In 1984, a landmark New South Wales Anti-Discrimination Board report recommended extensive protections for belief and practice. Exemplifying conservative Christian opposition, the Synod Standing Committee of the Anglican Diocese of Sydney declared itself “deeply disturbed” by the report’s “serious bias against mainstream Christian churches”.
In 1988, the federal government proposed widening Section 116’s religious freedom protections to apply to the states and territories. The Central Commission of the Australian Catholic Bishops’ Conference feared a US-style religion-state separation, threatening state aid to church schools. Some Anglican bishops foretold threats to religious instruction and prayer in public schools. Other Christian leaders warned of state-sanctioned stonings and female circumcision.
In 2005, the NSW Legislative Council debated the Anti-Discrimination Amendment (Religious Tolerance) Bill. The Christian Democrats thanked “thousands of Christians” for helping secure the bill’s defeat. The Sydney Diocese of the Anglican Church applauded.
In 2009, the federal government considered legislating a Charter of Rights. The inquiry, chaired by Jesuit priest Frank Brennan, recommended in favour, including “freedom from coercion or restraint in relation to religion and belief”. The Australian Christian Lobby led the opposition, supported by various church and Christian interest groups.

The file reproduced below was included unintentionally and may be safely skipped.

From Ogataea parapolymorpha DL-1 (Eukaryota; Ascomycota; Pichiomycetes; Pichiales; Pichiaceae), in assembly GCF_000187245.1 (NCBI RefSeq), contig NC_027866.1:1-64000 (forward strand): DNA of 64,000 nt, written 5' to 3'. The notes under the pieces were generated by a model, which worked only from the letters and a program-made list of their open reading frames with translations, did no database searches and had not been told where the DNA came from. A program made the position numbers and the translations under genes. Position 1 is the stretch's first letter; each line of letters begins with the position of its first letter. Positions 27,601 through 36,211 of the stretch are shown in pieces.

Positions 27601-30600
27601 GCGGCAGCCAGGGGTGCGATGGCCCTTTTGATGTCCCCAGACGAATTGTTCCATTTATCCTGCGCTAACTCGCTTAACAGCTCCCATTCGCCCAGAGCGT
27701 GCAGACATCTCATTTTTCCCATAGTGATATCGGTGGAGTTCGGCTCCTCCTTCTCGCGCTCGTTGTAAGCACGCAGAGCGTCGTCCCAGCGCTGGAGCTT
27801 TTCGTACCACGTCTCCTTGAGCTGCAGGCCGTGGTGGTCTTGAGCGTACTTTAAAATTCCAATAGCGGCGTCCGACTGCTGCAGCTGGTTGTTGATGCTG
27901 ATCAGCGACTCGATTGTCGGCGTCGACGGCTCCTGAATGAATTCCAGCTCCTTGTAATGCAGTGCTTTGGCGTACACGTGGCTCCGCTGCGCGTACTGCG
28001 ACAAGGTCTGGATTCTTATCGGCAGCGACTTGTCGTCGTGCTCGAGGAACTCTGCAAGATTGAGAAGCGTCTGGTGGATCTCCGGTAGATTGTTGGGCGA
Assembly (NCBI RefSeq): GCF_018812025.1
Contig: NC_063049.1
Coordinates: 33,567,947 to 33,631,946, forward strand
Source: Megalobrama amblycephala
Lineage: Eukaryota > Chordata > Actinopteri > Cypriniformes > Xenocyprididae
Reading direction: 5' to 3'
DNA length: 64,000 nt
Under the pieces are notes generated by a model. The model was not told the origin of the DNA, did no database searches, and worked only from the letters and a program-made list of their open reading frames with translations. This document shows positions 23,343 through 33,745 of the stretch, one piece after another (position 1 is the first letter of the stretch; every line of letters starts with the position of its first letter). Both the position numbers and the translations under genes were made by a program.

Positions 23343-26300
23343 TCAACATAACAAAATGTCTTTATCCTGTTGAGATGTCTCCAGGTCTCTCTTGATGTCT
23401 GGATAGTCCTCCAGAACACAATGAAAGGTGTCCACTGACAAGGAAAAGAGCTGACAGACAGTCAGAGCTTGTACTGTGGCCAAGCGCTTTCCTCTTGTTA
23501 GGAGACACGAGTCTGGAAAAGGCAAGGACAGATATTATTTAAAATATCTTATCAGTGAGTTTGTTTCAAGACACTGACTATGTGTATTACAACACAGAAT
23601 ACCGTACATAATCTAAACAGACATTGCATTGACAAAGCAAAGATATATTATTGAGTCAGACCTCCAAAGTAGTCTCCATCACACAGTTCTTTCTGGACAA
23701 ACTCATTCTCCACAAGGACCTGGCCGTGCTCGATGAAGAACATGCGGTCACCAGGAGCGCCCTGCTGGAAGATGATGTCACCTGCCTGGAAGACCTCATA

And now, in the marriage equality debate, those who fought against religious freedom protection are suddenly all for it. The Australian Christian Lobby, the Australian Catholic Bishops Conference and the Anglican Diocese of Sydney would rather have no same-sex marriage. But, if it must be, they want freedom for conservative Christian bakers to discriminate against gay wedding parties; freedom for conservative Christian florists to decline “hers and hers” bouquet orders; and so on.
On August 14, Sydney’s Catholic archbishop, Anthony Fisher, posed that, if same-sex marriage is introduced:
What protections will be offered to people who work for church-run institutions such as schools, hospitals and universities?
But he only meant some kinds of protection:
Will teachers be free to teach church teaching on marriage or will they be forced to teach a more politically correct curriculum?
We were recently reminded sharply how strong those protections already are, given religious exemptions from anti-discrimination law. Fisher’s Melbourne counterpart, Denis Hart, warned the church’s 180,000 employees against “any words or actions” – such as a gay wedding – that failed to “totally” uphold a “Catholic view of marriage”.
Religious organisations will remain free to refuse same-sex marriage if it is eventually introduced. Meanwhile, another group’s religious freedom seldom gets a mention. 40% of Australian same-sex couples identify as Christian.
However, unlike in other countries that do not have government laws impinging on religious freedom by banning same-sex marriage, their marriages can currently not be religiously solemnised.
Not all Christian same-sex couples may want church weddings. The point about true freedom is having the choice.